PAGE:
Golden Plains Wind Farm Onsite Quarry
WestWind Energy is proposing to establish a temporary quarry within the Golden Plains Wind Farm project boundary to supply crushed rock for use during construction.
Following preliminary technical, social and economic assessments a site has been identified on farm land approximately 4km south of Rokewood, immediately east of Meadows Road.
If developed, the quarry will provide large amounts of crushed rock and bulk fill material required to construct the wind farm, and will remain operational for a period of approximately five years. This type of material is required for the access track network, hardstands, wind turbine foundations and for repair and possibly remediation of local roads.
In previous large scale infrastructure projects, the transport of materials caused impacts to local roads. Having the quarry material available within the project site will minimise the amount of truck movements on the public road network, particularly outside of the immediate project vicinity.
Assessment and Approval Process
The establishment and operation of the quarry will be in accordance with a Work Plan and Work Authority. The Work Plan is a legal requirement for a quarry under the Mineral Resources (Sustainable Development) Act 1990 and is approved by the Minister for Resources. The Work Plan outlines the quarry’s proposed processing methods, stability requirements, environmental management program and approach to rehabilitation.
The quarry and all other elements of the Golden Plains Wind Farm are subject to a full assessment under the Environment Effects Act 1978. Given this high level of assessment, an additional separate planning permit is not required for the quarry. The quarry will also require a Cultural Heritage Management Plan to be prepared to ensure that Aboriginal heritage values are adequately considered.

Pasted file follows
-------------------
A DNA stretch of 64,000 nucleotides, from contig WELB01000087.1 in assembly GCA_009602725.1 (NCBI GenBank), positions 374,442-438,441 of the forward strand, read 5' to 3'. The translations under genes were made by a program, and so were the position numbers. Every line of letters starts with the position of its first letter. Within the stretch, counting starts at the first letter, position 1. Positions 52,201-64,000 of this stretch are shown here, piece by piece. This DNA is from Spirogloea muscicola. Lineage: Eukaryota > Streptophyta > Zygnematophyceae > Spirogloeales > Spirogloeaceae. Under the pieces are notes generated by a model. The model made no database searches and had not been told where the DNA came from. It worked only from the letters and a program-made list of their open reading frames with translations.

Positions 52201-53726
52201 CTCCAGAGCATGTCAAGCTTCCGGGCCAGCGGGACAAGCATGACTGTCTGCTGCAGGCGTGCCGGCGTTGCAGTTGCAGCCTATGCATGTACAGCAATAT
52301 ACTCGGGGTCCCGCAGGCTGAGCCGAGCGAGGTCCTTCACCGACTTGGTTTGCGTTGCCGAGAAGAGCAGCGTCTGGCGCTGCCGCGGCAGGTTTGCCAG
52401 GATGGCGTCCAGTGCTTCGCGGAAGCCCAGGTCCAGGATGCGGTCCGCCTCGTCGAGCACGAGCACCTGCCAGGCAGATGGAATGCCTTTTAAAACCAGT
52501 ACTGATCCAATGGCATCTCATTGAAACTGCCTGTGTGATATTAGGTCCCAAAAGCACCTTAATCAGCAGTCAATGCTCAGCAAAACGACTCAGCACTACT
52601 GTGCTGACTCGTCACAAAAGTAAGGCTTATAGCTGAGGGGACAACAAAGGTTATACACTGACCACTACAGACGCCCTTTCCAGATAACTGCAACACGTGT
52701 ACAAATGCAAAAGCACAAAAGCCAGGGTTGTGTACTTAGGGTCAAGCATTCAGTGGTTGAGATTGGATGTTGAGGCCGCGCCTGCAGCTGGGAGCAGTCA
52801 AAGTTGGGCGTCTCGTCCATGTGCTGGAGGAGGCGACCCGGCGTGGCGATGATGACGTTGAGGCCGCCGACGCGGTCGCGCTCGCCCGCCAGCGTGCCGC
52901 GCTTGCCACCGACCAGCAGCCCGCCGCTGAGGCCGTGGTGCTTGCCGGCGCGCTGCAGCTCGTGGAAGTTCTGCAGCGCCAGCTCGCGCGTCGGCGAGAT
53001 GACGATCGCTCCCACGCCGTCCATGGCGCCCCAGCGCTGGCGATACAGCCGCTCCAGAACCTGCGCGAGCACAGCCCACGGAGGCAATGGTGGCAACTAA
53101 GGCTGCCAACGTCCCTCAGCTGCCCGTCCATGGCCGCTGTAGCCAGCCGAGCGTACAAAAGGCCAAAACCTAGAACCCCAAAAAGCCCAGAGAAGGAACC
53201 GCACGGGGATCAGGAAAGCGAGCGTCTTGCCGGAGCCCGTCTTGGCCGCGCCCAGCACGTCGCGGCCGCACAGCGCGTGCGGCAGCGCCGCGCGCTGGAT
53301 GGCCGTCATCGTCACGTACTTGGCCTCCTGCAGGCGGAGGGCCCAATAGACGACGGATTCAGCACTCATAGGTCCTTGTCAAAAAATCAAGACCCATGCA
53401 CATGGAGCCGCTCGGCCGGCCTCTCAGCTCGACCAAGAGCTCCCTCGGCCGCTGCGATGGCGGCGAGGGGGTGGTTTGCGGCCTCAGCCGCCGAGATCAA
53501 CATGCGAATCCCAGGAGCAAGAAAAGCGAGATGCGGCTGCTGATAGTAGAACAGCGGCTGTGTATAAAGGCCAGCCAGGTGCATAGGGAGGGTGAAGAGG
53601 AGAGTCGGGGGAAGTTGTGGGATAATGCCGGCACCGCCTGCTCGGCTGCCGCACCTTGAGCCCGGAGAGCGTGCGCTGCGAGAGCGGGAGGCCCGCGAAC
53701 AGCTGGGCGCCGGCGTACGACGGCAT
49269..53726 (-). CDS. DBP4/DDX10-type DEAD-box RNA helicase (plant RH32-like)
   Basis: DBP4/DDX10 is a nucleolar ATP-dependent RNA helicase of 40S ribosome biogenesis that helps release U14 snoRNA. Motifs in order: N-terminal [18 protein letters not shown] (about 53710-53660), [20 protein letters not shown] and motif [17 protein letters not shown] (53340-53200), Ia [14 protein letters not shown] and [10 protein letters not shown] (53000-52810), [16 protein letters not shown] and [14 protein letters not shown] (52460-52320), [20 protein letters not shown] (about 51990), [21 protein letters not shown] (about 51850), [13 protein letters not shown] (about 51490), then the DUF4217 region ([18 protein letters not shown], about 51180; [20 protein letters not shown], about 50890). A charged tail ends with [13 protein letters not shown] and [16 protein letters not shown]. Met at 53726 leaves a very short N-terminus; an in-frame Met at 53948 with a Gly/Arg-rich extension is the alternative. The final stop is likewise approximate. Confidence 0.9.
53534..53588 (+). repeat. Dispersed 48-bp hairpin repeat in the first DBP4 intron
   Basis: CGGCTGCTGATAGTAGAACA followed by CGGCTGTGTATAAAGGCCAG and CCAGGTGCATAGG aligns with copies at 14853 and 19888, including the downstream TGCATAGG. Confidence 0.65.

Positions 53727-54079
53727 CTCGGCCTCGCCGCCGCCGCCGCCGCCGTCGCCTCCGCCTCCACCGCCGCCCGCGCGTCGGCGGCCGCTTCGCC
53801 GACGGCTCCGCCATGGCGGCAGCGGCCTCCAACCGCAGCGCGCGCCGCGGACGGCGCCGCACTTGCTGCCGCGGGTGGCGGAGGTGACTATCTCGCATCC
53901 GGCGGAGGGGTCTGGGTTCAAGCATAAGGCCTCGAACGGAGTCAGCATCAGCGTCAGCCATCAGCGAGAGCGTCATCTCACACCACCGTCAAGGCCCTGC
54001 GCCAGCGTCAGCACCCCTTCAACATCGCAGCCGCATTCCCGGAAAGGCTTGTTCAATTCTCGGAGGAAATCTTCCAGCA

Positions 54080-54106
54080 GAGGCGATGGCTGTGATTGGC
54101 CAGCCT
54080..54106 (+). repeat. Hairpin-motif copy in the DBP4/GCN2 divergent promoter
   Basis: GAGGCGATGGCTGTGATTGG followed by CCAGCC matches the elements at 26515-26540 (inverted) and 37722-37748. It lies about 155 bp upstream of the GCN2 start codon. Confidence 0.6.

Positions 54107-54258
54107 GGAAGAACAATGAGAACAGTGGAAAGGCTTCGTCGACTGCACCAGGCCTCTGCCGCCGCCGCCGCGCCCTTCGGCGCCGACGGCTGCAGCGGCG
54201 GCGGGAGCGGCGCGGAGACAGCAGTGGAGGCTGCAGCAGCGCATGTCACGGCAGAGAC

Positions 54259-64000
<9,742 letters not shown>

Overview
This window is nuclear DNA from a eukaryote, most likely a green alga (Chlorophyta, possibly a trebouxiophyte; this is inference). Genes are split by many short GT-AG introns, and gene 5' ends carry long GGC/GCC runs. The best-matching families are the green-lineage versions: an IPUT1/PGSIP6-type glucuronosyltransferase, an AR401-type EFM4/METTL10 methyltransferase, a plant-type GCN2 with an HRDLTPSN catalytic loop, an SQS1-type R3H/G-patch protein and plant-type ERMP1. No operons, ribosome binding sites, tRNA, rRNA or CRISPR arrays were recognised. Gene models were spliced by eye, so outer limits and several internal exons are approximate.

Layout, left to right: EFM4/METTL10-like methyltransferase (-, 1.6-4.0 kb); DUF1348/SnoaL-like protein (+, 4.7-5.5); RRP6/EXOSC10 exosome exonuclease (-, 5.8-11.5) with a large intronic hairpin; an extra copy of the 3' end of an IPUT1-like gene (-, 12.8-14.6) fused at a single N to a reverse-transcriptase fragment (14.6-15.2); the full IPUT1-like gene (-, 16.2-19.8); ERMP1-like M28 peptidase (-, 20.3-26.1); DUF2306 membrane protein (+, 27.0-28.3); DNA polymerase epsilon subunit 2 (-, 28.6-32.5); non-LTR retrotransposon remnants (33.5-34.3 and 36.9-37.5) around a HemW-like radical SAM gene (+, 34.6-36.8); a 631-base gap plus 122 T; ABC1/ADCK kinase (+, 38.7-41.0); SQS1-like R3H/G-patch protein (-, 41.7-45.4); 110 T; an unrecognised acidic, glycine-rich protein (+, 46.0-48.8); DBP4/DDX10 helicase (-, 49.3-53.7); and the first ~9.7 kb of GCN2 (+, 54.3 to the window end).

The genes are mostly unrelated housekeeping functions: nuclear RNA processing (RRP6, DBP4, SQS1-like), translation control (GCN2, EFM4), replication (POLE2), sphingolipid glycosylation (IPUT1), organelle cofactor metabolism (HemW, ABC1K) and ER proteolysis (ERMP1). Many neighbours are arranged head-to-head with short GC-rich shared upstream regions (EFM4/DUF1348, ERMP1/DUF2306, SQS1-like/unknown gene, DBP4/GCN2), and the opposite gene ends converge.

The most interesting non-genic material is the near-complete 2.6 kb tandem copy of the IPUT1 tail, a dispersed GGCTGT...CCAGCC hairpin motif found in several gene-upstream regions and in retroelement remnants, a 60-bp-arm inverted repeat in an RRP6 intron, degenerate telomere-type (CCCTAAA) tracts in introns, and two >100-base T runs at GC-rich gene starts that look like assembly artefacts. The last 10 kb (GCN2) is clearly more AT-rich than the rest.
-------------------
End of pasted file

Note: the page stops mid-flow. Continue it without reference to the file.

The proposed quarry will include the following features:
- A quarry pit to cater for the volume of basalt required—the pit is proposed to be approx. 300m x 250m in area;
- A water dam for surface water management and sediment control;
- Internal quarry access tracks;
- Overburden and top soil storage areas;
- Concrete batch plant;
- Crushing and screening; and
- Site office, car parking, workshop and amenities.
The quarry has been designed as a shallow pit to allow extraction near the surface in consideration of the groundwater table and to support rehabilitation back to farmland. The quarry has been positioned within the wind farm, away from occupied residences, with the nearest occupied residence approximately 900m away and the second closest occupied residence approximately 1.2km away.
Positioning of the quarry has also considered native vegetation and waterways, while allowing for a large number of wind turbines to be accessed from the quarry without utilising public roads.
The quarry is a temporary facility to support the Golden Plains Wind farm construction, and it will be rehabilitated following construction.
An air quality study will be undertaken as part of the assessment for the Work Plan to provide a baseline level for comparison purposes during quarry operation.
Noise levels will be modelled around the quarry and at the nearest occupied residence (0.9km). Noise levels at the nearest occupied residence are required to meet the recommended noise limits as specified in the EPA’s Victorian Guidelines Noise from Industry in Regional Victoria (NIRV).
Flora and fauna assessments were conducted across the quarry site. No areas of fauna habitat were identified, and there are only small areas of remnant native vegetation. These areas of vegetation will be avoided by the quarry where possible.
The quarry area will be assessed to identify any cultural heritage sensitivities, and a Cultural Heritage Management Plan will be developed to ensure the appropriate management of cultural issues during development and operation of the proposed quarry.
Groundwater monitoring wells were drilled on site and the groundwater level was determined to be between 11-16m below ground level. The quarry pit is not expected to intersect with groundwater as the deepest part of the quarry pit is approximately 10m above the groundwater level. Groundwater monitoring is proposed throughout operation under the Environmental Management Plan.
Airblast and ground vibrations from blasting operations within the quarry will comply with the guideline limits set by DSDBI. Assessments will be conducted to ensure that blasting, including management of flyrock, can be conducted safely, in accordance with the relevant blasting standards.